May 1, 2024

Big Ag’s Latest Blow to Workers’ Rights

Will California’s new farmworker labor law survive this assault by the not-so-wonderful Wonderful Company?

David Bacon
UFW President Teresa Romero and marchers at the beginning of the 22-day march to Sacramento to win the card check bill. (David Bacon)

It took two marches from the southern San Joaquin Valley to Sacramento, and months of mobilization and pressure on Governor Gavin Newsom, to get a “card check” law for farmworkers. In the end, though, on September 28, 2022, he signed AB 2183, giving California’s field workers the best agricultural labor law in the country.

Today, that law is in danger. In a courthouse in Bakersfield, California, a hearing opened last week to undo the law’s first landmark achievement—the certification of the United Farm Workers as the union for workers at Wonderful Nurseries: the largest vine nursery in North America. A union in this 640-worker operation could lead to organizing the rest of the gigantic Wonderful agribusiness complex, which employs over 7,000 grape, nut and tree fruit laborers.

At stake, however, is more than just a union at Wonderful. The hearing has become the focal point of a campaign, combining politics, the media, and union busting, that takes aim at AB2183 itself.

Inside the hearing room, Wonderful attorney Ronald Barsamian, a lawyer with a long record of fighting unions, claims that the UFW’s certification should be set aside because organizers tricked workers into signing union cards. Supporting the company is James Young, a lawyer for the National Right to Work Legal Defense Foundation, who says he represents 20 anti-union workers. The foundation’s website says it seeks “to eliminate coercive union power [and] provide free legal aid to these victimized employees.”

Outside the building, a noisy group shows up periodically, waving placards claiming that Wonderful workers don’t want a union, demanding that the Agricultural Labor Relations Board (ALRB) rescind the certification. As TV cameras zoom in, one demonstrator in particular, Ana Lopez, makes an oft-repeated anti-union speech, in English—a language most farmworkers don’t speak.

According to the UFW, Ana Lopez is not even on the list of nursery employees supplied by the company as part of the legal process. One worker told me she is the sister of a company foreman. In reality, her presence is part of a theater organized by Wonderful management, and orchestrated by Raul Calvo, a well-known California union buster.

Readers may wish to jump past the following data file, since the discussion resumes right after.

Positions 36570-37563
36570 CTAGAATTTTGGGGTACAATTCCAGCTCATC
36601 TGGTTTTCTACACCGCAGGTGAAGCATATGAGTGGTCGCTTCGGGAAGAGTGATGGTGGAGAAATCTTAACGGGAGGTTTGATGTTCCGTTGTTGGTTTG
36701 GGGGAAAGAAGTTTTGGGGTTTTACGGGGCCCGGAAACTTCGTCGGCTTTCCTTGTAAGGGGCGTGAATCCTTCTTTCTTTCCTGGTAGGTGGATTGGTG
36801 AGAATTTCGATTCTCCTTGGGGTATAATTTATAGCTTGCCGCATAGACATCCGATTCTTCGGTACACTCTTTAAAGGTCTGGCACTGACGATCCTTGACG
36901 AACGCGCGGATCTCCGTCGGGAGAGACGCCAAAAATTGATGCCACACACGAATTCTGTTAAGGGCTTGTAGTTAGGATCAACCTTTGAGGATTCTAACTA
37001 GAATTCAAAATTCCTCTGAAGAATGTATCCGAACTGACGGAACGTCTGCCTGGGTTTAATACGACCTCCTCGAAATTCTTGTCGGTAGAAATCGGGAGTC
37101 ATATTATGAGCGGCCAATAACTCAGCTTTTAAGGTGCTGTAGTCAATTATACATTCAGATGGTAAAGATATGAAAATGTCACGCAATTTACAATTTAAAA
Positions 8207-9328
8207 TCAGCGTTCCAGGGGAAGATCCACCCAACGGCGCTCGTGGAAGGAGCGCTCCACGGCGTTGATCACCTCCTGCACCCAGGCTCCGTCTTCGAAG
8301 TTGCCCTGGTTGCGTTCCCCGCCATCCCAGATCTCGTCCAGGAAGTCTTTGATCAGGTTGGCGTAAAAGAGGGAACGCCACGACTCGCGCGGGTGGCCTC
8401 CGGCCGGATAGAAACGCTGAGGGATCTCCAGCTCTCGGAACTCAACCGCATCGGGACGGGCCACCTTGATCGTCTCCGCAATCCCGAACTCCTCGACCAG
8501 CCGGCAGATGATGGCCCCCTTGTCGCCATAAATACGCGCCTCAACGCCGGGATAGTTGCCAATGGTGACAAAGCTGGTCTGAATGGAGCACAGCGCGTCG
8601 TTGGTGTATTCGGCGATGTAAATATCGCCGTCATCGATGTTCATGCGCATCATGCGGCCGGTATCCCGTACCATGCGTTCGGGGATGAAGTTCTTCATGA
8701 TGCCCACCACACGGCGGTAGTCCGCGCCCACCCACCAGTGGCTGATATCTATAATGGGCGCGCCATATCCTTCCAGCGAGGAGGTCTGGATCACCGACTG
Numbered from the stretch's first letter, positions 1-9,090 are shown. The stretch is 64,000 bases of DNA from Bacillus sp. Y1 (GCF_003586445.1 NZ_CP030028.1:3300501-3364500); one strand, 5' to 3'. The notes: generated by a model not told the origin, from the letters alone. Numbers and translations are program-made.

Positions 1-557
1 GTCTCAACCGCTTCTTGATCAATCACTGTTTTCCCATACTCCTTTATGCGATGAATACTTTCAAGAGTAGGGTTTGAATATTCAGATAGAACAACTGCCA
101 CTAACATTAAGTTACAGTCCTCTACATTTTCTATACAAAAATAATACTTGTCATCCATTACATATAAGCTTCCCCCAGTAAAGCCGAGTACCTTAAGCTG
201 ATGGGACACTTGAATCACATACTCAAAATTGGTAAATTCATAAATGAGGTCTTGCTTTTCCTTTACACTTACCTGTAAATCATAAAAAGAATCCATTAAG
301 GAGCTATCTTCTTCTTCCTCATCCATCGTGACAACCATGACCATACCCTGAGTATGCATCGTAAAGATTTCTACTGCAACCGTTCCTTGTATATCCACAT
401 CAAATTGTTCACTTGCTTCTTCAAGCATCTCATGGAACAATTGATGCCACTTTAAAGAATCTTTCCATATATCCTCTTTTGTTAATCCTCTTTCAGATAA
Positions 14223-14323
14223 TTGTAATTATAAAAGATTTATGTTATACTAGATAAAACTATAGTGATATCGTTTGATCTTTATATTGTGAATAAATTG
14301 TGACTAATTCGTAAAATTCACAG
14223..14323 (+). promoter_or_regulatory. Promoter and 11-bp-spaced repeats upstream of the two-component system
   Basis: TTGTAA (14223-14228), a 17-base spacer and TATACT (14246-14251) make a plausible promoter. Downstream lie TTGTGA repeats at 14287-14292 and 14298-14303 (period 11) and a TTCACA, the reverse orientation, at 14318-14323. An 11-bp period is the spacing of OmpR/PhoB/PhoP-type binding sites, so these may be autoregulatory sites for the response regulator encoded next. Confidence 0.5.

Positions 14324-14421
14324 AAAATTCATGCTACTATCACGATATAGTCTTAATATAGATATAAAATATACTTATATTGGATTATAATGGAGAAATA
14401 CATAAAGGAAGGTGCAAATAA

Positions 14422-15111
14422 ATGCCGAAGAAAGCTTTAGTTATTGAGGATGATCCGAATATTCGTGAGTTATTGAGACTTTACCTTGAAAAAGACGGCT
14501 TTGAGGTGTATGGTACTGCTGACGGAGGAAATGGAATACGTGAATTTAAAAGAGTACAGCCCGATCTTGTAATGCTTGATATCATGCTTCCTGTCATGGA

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If the ALRB invalidates UFW’s certification, Wonderful wins and doesn’t have to bargain. Other companies would likely pursue the same strategy, perhaps shutting down implementation of the new law. But if the ALRB upholds the certification, then Wonderful will undoubtedly appeal the decision in court. Not only could a judge then throw out that certification, but he or she could go beyond that to invalidate the law itself. In an increasingly conservative court system, that outcome is all too possible.

“The goal here is to get rid of card check,” says Chris Schneider, who retired two years ago as regional director of the ALRB Visalia office. “I suspect the industry is supporting this, and possibly even helping to fund it.”

Wonderful wouldn’t need much assistance, though. Its sales topped $4 billion in 2023, and its co-owners, Stewart and Lynda Resnick, are worth over $10 billion, which made them the wealthiest growers in the United States in 2018. Today, their Wonderful brand of pistachios, almonds, pomegranates and grapes is rivaled only by Driscoll Berries as the most recognizable agricultural products in the world, dominating supermarket shelves everywhere.

Marchers in Sacramento at the end of the 22-day march to win the card check bill. (David Bacon)

A union campaign under the new law

Workers began to challenge Wonderful’s power when they started meeting with UFW organizers in the fall of 2023, after the new law went into effect. AB 2183 modified the original Agricultural Labor Relations Act, passed in 1975, by allowing workers to sign union cards outside of work, and then use those cards to force their employer to recognize their union. The old 1975 law needed to be strengthened, its proponents said, because, for 40 years, growers have used massive intimidation to prevent workers from voting freely in union elections on company property.

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Using the new law, once a majority of workers have signed up, a union gives the signed cards to the ALRB. After the board verifies that the union has majority support, it certifies the union as the workers’ bargaining representative. The company is then obligated to negotiate a contract. If it refuses, the union can ask for a mediator, and the board can impose a contract on the grower. Even if the grower appeals the certification, it still has to bargain unless that certification is overturned. That mandatory mediation of first time contracts was itself a modification of the original law in 2002, caused by growers’ almost universal refusal to negotiate contracts even when workers did win elections.